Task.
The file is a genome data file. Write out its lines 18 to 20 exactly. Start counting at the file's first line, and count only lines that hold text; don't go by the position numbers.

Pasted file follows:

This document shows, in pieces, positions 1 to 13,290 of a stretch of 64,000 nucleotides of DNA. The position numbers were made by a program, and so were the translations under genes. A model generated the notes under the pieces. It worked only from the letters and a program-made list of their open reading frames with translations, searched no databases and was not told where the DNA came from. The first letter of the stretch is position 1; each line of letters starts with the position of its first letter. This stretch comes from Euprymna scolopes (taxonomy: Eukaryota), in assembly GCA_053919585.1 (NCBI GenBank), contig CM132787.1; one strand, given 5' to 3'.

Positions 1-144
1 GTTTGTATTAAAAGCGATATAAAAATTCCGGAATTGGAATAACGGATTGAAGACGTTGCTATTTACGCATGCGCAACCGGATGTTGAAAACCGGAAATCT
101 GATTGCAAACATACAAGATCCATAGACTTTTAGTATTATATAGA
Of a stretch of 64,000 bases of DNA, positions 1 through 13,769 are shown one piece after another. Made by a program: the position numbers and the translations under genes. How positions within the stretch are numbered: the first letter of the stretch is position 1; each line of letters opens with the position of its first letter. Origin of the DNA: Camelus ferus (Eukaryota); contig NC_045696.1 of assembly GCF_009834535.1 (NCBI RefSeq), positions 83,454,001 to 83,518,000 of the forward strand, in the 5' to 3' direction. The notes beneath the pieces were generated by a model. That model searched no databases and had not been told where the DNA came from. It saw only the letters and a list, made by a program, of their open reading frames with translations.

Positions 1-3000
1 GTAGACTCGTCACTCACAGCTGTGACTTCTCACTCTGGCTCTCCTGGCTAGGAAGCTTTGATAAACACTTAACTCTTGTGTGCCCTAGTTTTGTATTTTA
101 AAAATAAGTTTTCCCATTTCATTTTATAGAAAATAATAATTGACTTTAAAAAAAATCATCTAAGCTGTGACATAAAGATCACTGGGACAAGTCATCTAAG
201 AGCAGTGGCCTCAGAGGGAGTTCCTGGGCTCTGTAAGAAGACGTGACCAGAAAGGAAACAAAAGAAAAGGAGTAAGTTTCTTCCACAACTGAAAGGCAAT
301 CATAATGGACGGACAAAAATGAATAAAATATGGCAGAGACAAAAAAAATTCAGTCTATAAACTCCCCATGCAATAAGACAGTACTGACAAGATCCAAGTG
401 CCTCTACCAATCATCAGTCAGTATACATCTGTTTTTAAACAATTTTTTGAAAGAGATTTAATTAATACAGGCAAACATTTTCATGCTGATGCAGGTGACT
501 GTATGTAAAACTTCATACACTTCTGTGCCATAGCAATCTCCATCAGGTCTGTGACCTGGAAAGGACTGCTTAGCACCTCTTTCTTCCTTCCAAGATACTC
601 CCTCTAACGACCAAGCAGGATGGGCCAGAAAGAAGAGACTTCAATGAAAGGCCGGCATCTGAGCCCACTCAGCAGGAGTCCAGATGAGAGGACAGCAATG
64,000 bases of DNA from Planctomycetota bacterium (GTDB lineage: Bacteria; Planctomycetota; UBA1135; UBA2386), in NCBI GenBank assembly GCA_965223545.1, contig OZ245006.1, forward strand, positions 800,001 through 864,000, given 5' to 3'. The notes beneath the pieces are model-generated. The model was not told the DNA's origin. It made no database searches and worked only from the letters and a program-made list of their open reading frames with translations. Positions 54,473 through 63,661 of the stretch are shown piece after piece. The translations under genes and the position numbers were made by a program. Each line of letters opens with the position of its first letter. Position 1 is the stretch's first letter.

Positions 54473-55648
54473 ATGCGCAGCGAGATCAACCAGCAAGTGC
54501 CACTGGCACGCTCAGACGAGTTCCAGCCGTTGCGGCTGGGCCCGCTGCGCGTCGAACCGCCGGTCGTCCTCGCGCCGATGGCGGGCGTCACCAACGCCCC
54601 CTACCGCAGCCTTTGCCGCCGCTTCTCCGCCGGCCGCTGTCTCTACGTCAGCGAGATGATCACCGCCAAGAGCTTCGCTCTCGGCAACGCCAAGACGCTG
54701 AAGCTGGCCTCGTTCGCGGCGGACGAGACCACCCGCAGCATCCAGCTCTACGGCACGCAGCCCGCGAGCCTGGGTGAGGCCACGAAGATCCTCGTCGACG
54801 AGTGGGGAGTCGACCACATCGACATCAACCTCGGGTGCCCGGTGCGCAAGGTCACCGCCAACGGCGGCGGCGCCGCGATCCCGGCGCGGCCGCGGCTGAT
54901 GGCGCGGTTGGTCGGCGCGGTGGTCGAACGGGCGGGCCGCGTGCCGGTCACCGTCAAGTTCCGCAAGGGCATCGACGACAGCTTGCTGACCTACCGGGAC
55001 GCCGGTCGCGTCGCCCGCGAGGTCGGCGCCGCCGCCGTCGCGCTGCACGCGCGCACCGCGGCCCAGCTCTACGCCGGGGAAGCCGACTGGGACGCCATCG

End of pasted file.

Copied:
54601 CTACCGCAGCCTTTGCCGCCGCTTCTCCGCCGGCCGCTGTCTCTACGTCAGCGAGATGATCACCGCCAAGAGCTTCGCTCTCGGCAACGCCAAGACGCTG
54701 AAGCTGGCCTCGTTCGCGGCGGACGAGACCACCCGCAGCATCCAGCTCTACGGCACGCAGCCCGCGAGCCTGGGTGAGGCCACGAAGATCCTCGTCGACG
54801 AGTGGGGAGTCGACCACATCGACATCAACCTCGGGTGCCCGGTGCGCAAGGTCACCGCCAACGGCGGCGGCGCCGCGATCCCGGCGCGGCCGCGGCTGAT